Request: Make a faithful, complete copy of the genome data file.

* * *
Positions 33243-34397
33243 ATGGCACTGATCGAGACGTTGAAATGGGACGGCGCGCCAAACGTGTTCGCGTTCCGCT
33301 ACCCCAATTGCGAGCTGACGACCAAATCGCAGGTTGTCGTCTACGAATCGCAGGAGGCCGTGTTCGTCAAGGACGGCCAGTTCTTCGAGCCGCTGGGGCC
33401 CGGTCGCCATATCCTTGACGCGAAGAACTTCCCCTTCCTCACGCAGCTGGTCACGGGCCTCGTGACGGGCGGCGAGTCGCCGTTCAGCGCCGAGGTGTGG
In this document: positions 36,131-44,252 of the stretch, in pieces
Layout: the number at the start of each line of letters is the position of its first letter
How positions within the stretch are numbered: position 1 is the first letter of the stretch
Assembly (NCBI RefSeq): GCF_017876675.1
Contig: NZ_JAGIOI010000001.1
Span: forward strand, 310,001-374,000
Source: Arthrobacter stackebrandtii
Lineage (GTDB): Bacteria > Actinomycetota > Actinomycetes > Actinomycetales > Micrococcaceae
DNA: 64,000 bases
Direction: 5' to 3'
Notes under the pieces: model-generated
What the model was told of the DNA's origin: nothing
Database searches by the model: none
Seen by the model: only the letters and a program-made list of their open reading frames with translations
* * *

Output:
Positions 33243-34397
33243 ATGGCACTGATCGAGACGTTGAAATGGGACGGCGCGCCAAACGTGTTCGCGTTCCGCT
33301 ACCCCAATTGCGAGCTGACGACCAAATCGCAGGTTGTCGTCTACGAATCGCAGGAGGCCGTGTTCGTCAAGGACGGCCAGTTCTTCGAGCCGCTGGGGCC
33401 CGGTCGCCATATCCTTGACGCGAAGAACTTCCCCTTCCTCACGCAGCTGGTCACGGGCCTCGTGACGGGCGGCGAGTCGCCGTTCAGCGCCGAGGTGTGG
In this document: positions 36,131-44,252 of the stretch, in pieces
Layout: the number at the start of each line of letters is the position of its first letter
How positions within the stretch are numbered: position 1 is the first letter of the stretch
Assembly (NCBI RefSeq): GCF_017876675.1
Contig: NZ_JAGIOI010000001.1
Span: forward strand, 310,001-374,000
Source: Arthrobacter stackebrandtii
Lineage (GTDB): Bacteria > Actinomycetota > Actinomycetes > Actinomycetales > Micrococcaceae
DNA: 64,000 bases
Direction: 5' to 3'
Notes under the pieces: model-generated
What the model was told of the DNA's origin: nothing
Database searches by the model: none
Seen by the model: only the letters and a program-made list of their open reading frames with translations